Whats in your Parents Playbook ?

As a parent myself I can understand how challenging it is to support your child through the varies challenges they have in life and golf. The childs brain is different to the adult and therefore requires an approach that best fits that stage of development. We know that generally speaking the young golfer can struggle with dealing with emotions , self regulation, planning and setting goals, strategy, managing risk , self image/identity. Therefore we have put together some key points in different sections of playing the game of golf that can help parents and junior supports in their handling of young golfers:

TRAINING RANGE/COURSE:

< Let them struggle, just encourage and support them to find their own solutions through self discovery. Resist giving them technical instruction.

< Allow your young golfers to improve technical aspects through games and tasks and mimic but avoid right and wrong instruction.

< Give your child more praise on their reactions, attitude, concentration, independence, social skills and self regulating abilities.

< Every time a parent only compliments good shots/results it is telling the child I am only loved at the golf course when I hit good shots. This can lead to fear of failure,avoidance of difficult golf situations, cheating and crying.

< Show them how you yourself self regulate when things go wrong. Children pick up so much unconciously by watching parents behaviours and reactions.

BEFORE PLAY:

< Ask questions that stimulates independence , for example “what do you think you need today” ?

< Check your own state and attitude, are you in a state and attitude you would like your child to be in ? You cannot expect your child to be relaxed and focused if you are stressed and unorganised!

< Communicate the message that you love watching them playing golf and learning from the experience no matter what the ball and result does.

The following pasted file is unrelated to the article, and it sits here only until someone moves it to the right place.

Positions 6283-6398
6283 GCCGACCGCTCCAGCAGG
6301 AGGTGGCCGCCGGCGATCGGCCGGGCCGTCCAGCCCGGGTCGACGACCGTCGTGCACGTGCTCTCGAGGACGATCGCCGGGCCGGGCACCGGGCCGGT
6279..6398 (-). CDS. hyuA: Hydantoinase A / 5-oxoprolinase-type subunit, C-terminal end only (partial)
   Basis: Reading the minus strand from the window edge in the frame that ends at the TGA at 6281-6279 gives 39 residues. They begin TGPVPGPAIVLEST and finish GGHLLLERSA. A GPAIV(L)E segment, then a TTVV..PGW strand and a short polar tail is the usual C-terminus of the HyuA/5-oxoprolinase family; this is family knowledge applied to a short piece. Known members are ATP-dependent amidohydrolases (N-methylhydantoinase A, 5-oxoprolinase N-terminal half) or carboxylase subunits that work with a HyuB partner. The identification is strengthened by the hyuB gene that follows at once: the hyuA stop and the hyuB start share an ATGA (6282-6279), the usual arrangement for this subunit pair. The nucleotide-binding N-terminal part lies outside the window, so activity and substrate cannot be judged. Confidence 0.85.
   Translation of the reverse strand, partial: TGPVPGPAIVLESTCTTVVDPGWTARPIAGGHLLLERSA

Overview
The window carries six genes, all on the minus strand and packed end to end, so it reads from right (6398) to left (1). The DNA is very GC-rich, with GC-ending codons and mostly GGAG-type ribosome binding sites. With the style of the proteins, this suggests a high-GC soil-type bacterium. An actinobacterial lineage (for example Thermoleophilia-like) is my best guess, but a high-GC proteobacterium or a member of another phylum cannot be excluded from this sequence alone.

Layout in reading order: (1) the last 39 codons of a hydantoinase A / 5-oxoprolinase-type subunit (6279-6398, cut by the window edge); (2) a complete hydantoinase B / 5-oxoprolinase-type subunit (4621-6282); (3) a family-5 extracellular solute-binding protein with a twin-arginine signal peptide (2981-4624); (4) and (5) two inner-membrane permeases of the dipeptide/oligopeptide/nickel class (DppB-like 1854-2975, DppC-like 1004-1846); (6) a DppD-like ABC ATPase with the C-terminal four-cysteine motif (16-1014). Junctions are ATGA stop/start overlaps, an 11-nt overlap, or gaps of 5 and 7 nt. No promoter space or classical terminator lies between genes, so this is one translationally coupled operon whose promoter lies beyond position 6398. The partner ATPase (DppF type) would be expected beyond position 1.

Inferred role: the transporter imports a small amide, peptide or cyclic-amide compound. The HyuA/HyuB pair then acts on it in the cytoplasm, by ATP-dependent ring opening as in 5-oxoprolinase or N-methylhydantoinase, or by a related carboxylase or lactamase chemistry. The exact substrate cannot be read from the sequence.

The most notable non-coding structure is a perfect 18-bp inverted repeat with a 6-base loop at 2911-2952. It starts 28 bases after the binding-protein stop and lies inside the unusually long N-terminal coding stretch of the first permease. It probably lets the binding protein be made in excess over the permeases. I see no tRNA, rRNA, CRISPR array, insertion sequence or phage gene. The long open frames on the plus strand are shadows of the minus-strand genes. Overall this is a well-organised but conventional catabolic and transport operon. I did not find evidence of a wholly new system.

< Support children to set goals based on character strengths and controllable performance goals such as body language and shot routines and their ability to self regulate. Reward these things but not results.

< Encourage them to plan and prepare / organise their day in advance, on their own.

< Model behaviour and talk in a way that you would like to see more of from your child

DURING PLAY:

< Ask your child if he/she wants you to watch them play or not . Ask them when they want to see you at golf course

< Keep your distance at golf course and allow autonomy to flourish even when they are making mistakes

< Check that your body language stays consistently positive no matter what the result

< Is your body language sending signals to your child that everything is ok and they are “safe”

AFTER PLAY

< Give your child a loving feeling after the round no matter what the outcome is.

< Dont ask about scores after the round until your child mentions it themselves.

< Ask about what was fun, what they learnt, what they did well or can be proud of today

< If you watched them play then mention the times that you saw them show good character strengths and when they handled situations well . Therefore the child gets positive feedback and attention on the aspect of personal growth that also helps in life not just golf

< Do similar things after the game whether the round is a good outcome or not a good outcome.

< When back at home switch off from golf and let them see how everything stays same no matter what happens on the golf course.

The diagram below is a simple example of the sandwich technique for feedback :

These are a few points that I have in my parents playbook which I implement when supporting my kids in golf. I also do not do these good all the time, we are all only human and its ok when sometimes its not ok. Hope the ideas can help you help your children to grow within the game.

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